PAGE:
Hiking the Cascade Creek Trail in Colorado

When planning a quick post-holiday getaway to Durango, Colorado I had visions of snow-kissed mountains and frigid temperatures dancing around in my head.  However a mild season thus far meant that winter activities like snowshoeing were out of the question for our trip.  So instead we were in search of a wintery hike that would be both easy to get to from Downtown with varying terrain and moderate difficulty.  We found just that with the Cascade Creek Trail, which is located about 30 miles north of Durango in the San Juan National Forest, offering picturesque mountain peaks, aspen and pine forests, valleys and the biggest draw, waterfalls.

This hike took us just under 4 hours to complete (2 hours in to reach the waterfall and about 1.5 hours back), and made for an absolutely beautiful afternoon before heading home.  Read on for more details about how to get there and what to expect, including a map and more photos in the gallery at the end of this post.

How to Get There
From Downtown Durango head north on Main Avenue, which turns into US 550.  Shortly after you pass Purgatory Resort on the left, the highway will make a sharp hairpin turn to the right where you’ll want to make a quick left onto Forest Road 783.  From here drive about 3/4 mile on an unpaved road until you reach a parking area (note: when we were there the road looked really icy and we didn’t want to chance getting stuck in our rental car so we parked on the side of 783 and walked to the parking lot instead).  From the parking lot, head right towards the wooden bridge over a flume from an abandoned lumber mill.  If you have a vehicle with 4-wheel drive you can continue driving to the trailhead, otherwise it’s a relatively easy 3/4-mile hike on foot to a red metal gate that marks the start of the trail.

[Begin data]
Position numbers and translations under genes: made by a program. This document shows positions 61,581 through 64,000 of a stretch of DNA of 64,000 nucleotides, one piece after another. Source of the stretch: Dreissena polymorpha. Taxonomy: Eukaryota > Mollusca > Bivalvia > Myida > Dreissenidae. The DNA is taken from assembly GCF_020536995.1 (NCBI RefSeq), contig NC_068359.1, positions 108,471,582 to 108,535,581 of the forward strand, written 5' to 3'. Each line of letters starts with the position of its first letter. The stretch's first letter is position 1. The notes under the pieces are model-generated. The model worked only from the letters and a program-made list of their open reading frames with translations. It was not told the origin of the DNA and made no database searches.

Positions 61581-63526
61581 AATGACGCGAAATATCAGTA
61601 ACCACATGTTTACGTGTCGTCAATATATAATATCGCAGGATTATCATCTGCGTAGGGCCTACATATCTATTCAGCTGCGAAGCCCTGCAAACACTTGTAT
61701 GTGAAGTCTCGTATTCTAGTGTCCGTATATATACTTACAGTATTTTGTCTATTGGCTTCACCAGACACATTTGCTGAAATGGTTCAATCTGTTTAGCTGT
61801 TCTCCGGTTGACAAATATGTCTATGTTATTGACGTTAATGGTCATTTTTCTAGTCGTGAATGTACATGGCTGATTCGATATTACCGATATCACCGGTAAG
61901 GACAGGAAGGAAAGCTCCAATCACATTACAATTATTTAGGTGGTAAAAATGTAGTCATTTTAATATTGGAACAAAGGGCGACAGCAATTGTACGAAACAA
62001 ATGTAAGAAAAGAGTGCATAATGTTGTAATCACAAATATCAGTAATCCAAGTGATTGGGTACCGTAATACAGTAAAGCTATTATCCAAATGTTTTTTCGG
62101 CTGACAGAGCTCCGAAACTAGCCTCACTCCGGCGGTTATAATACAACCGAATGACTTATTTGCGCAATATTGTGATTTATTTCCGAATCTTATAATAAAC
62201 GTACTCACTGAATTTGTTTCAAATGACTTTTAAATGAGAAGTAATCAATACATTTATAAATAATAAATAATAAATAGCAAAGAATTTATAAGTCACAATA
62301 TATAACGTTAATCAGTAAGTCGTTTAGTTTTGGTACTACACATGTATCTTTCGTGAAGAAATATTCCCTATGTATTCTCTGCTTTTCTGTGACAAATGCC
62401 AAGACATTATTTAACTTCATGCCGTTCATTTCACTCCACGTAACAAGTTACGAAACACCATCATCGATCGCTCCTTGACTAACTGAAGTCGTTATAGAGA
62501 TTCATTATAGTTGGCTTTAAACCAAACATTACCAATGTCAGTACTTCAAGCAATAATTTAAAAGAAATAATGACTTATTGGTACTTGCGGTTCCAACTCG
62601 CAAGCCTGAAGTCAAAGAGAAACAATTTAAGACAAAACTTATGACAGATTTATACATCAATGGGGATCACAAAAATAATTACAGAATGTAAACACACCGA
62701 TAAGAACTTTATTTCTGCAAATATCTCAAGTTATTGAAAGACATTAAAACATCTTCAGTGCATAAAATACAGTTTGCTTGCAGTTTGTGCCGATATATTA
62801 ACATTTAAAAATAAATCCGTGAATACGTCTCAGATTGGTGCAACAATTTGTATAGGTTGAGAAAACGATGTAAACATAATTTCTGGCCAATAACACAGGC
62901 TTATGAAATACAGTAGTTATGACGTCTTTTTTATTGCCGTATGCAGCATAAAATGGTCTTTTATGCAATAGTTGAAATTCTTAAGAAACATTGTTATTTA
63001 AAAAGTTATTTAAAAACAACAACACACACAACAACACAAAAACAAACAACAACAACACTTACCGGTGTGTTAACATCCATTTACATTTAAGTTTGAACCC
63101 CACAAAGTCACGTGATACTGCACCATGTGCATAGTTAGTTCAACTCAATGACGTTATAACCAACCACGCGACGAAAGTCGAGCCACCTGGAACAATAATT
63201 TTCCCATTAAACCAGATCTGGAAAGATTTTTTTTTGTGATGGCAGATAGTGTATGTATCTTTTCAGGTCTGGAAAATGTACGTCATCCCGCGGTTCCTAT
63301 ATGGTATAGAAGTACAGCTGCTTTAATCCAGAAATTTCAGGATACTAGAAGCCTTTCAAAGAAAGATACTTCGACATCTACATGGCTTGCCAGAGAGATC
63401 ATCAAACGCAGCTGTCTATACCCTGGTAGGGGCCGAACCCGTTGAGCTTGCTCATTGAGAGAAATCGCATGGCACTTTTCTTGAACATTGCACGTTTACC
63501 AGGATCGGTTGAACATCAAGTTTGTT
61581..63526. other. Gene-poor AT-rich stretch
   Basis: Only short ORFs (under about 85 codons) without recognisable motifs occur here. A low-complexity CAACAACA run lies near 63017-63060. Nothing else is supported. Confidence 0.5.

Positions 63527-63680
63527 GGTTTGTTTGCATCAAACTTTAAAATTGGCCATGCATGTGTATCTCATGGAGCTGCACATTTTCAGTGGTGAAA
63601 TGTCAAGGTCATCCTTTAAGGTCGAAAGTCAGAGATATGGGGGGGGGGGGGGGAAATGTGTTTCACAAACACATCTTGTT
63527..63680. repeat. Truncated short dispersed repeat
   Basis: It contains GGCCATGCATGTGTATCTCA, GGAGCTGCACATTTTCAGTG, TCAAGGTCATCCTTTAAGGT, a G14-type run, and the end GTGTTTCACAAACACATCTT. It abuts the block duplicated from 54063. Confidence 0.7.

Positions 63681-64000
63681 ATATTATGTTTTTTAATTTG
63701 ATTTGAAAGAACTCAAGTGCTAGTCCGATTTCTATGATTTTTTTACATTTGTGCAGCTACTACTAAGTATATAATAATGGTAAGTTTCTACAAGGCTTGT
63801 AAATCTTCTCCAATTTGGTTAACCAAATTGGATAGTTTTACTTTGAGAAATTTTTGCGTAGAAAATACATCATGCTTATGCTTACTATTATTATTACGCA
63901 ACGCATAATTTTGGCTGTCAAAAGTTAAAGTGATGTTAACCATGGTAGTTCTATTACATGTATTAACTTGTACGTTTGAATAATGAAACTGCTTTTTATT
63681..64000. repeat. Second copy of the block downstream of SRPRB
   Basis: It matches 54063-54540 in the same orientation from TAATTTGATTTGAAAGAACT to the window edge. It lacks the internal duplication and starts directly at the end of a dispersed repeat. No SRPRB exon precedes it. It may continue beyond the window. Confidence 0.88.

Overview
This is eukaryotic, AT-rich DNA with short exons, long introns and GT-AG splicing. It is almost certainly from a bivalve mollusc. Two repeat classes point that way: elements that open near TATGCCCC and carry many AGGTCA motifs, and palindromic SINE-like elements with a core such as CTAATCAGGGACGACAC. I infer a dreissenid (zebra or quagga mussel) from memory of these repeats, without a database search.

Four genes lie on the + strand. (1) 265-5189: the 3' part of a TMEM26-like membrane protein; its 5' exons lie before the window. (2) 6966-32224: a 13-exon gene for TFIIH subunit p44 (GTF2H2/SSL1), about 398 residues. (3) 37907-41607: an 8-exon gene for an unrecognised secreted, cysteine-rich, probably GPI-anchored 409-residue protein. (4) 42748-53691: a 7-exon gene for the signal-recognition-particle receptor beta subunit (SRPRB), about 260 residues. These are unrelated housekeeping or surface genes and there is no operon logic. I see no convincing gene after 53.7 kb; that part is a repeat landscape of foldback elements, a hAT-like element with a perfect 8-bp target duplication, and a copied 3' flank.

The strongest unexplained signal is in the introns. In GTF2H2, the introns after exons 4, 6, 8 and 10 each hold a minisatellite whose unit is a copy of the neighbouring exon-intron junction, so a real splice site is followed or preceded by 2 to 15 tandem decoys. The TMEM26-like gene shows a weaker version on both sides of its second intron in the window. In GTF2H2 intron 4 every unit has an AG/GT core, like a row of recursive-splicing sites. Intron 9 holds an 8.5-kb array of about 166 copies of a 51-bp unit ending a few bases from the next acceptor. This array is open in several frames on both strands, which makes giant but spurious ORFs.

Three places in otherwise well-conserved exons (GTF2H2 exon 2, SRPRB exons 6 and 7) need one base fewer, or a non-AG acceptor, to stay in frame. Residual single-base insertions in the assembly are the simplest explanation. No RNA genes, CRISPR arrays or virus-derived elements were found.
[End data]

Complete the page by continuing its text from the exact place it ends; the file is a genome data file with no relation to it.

On the Trail
According to the U.S. Forest Service, the Cascade Creek Trail is 6 miles long with an elevation change of 9,200 to 11,200 feet, which eventually connects with several other trails.  I read here and here that the trail actually splits into 2 trails on either side of the Cascade Creek about 1/4 mile after passing through the metal gate.  The Cascade Creek Trail is completely unmarked but we read online that the path towards the left (west) crosses the creek and stays within earshot of the water for the majority of the hike, whereas the path towards the right (east) follows the creek for a short time before climbing 320 feet above the valley and through the forest.  We took the latter as there was only one visible track of footprints in the snow and were not disappointed.  After hiking about 3 miles from the parking lot, we came to a wooden bridge over Engineer Creek and towards the right is where you’ll find a waterfall, which was beautifully frozen in our case.  This marked the turnaround point for us after stopping for a quick lunch, however if we had continued further up the trail there is another, larger waterfall just past the Graysill Creek.


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